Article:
I started this body of work four years ago while my father was succumbing to a long battle with cancer. Shortly after his passing, my mother was also diagnosed and died not long after. Initially, I thought this project was going to be about them and my sister and our shared experience throughout the aftermath. As time went on however, my sister and I began traveling down very different roads. The relationship with my long-term girlfriend swiftly unraveled while my sister began to settle into domesticity. The more I photographed, the more I came to realize that the photographs are really about me and my desire to find any remnants of intimacy within my daily life during this period of massive uprooting.
I could easily write a twenty page essay detailing how film is an essential element to the work I make, but for the sake of this tiny box, I will keep it brief. To start off, using film forces me work in a more intuitive and organic way. After I take a photograph, I never know when I will get around to developing it, much less get around to scanning it. Once I click the shutter, that’s it, I don’t get sucked into that one photograph and immediately start critiquing it or forming a particular narrative in my mind around it, I simply let it go. As a result, I find that I am more open to the unexpected and in tune with my subconscious. I also choose to use film for aesthetic reasons. Both my father and grandfather were prolific photographers and the photographs they left behind are a major influence in my work. Since of lot of my work is a meditation on the past, I want my photographs to have an air of nostalgia around them. I want them to be equally as enchanting as the ones I grew up looking at in family photo albums. I find it much easier to replicate those qualities with film as opposed to digital capture.
Follow Kristen on Instagram @kristenbartley
RUNNER UP: JACQUELINE ROBERTS
Born in Paris in 1969, Spanish photographer Jacqueline Roberts graduated in Political Sciences and worked for international organisations before turning to photography. Jacqueline works with large format cameras using early photographic processes. Her work has won several awards and has been exhibited in Europe as well as internationally. The Royal Photographic Society recently acquired one of her “Nebula” plates to enter their permanent collection, hosted by the Victorian and Albert Museum in London. She has published three books; her fourth monograph “Nebula” was released in 2016 by Italian art publisher Damiani.
“Nebula” are portraits that I make on glass and metal plates. I use an old photographic technique called wet plate collodion. This process was the primary photographic method from the early 1850s until the late 1880s. It was introduced in 1851 by Englishman Frederick Scott Archer in 1851 and consists of coating a plate with collodion that is sensitised in silver nitrate. You then expose the plate, still wet, develop it and fix it. It is crucial to go through the whole process while the plate is still wet, as once the collodion film has dried it will not react to the solutions. The result is a negative image on a glass plate that, when backed with a dark background, forms what we call an Ambrotype, derived from the Greek word for ‘immortal’. Alternatively, on a black lacquered metal plate, the image appears directly as a positive. Collodion’s unique aesthetic produces timeless and ethereal images … Each plate is unique.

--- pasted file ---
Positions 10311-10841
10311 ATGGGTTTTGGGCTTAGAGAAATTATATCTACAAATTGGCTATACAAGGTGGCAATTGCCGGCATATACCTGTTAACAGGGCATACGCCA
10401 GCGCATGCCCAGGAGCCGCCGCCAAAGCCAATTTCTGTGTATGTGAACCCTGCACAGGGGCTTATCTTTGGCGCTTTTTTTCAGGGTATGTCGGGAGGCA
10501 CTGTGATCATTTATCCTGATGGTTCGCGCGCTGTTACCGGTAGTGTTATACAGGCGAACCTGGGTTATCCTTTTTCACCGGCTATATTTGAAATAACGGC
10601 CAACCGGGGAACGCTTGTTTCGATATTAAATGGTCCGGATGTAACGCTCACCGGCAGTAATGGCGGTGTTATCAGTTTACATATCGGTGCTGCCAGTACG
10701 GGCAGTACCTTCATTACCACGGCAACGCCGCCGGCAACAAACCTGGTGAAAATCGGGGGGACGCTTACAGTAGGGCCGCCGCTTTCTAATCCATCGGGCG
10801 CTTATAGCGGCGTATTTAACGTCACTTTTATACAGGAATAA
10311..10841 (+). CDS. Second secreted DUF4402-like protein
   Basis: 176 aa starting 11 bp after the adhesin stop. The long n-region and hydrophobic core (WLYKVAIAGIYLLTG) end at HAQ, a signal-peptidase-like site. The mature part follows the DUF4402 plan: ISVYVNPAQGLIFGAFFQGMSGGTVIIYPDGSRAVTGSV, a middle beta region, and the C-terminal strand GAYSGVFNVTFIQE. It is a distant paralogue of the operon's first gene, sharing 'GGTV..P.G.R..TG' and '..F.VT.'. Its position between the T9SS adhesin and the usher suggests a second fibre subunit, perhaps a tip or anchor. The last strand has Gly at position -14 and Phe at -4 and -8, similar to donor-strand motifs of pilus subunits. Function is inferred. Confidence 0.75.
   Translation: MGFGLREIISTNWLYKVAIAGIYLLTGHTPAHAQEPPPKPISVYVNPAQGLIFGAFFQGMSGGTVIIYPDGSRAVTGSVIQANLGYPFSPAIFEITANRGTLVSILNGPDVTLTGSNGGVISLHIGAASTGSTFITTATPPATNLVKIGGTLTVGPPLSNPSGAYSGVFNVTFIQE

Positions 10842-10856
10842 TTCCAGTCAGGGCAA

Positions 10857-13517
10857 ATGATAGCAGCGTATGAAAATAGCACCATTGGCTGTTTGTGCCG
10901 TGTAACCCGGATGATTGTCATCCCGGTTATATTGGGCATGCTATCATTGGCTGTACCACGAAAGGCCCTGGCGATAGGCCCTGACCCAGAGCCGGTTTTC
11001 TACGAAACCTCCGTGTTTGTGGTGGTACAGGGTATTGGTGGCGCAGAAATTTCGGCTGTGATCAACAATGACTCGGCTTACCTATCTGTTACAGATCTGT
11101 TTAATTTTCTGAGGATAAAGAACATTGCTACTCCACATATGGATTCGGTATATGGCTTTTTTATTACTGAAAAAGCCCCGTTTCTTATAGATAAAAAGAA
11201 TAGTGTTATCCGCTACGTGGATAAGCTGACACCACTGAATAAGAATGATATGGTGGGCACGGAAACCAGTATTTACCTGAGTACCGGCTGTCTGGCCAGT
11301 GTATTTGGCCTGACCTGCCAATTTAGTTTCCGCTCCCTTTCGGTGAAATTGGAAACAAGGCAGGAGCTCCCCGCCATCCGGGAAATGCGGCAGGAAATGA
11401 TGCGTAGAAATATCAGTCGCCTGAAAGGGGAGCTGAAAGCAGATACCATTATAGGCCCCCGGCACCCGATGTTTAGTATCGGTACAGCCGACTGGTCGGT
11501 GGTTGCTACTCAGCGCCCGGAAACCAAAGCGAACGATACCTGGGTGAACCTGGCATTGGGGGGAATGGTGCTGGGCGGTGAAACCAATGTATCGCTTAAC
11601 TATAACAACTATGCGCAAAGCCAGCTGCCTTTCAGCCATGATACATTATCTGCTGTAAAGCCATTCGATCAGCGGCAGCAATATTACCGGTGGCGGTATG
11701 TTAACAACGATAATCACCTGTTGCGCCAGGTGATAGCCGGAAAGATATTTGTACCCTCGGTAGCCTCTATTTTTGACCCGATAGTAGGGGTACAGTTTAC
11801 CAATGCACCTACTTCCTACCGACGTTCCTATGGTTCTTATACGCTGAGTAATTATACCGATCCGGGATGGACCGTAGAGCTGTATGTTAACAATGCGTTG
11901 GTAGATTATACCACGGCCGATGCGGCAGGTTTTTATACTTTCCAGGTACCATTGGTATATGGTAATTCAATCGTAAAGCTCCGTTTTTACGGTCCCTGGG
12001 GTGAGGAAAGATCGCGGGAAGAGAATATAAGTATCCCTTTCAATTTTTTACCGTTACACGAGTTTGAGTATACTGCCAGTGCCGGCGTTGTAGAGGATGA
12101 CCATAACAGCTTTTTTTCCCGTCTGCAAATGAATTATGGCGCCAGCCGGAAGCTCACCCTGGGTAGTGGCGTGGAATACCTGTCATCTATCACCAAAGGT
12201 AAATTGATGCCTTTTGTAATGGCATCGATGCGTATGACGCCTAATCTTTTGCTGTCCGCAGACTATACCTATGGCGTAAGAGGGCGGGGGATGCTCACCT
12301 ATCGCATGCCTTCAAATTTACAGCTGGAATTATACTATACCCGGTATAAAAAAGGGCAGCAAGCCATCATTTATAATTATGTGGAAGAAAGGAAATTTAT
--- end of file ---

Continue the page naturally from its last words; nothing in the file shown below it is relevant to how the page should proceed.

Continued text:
An essential aspect in my work is to pause and take the time to create an image. My portraits are about that, time. Time passed. Time elapsed. Time suspended. Time ahead or behind us. The portraits from the series “Nebula” required long exposures which eased the sitters into detaching themselves from their immediate surrounds, as if suspended in time and in space. The individuals in these portraits are neither children, nor adolescents. I wanted their portraits to emerge from that state of limbo to evoke the transitional stage that they are going through. “Nebula”, Latin for mist, reflects on the turmoil of growing up with all its relational, psychological and emotional changes.
For me, making wet plates goes beyond the photographic process itself. It is a sort of inner process too. A state of mind. In today’s digital world we are swamped with images. If we look back, photographs used to be some of our most prized possessions, treasures that we would save from a house on fire. I feel that we are losing the emotional connection with photographs. Most of the images that we take, have become meaningless and disposable. I want the image to be precious again. I look for images that are unique, that hold value. Images to remember and preserve. I believe that engaging with the sitter and capturing emotion in a portrait is essential to how I approach photography. Other aspects, such as a sense of aesthetics, composition, contingent metaphors, pictorial references or intimacy, are fundamental too to transcend the portrait and look for the “greatness of inner”, to borrow Julia Margaret Cameron’s words. All these are features that I pursue in my work.
Follow Jacqueline on Instagram @_jacquelineroberts_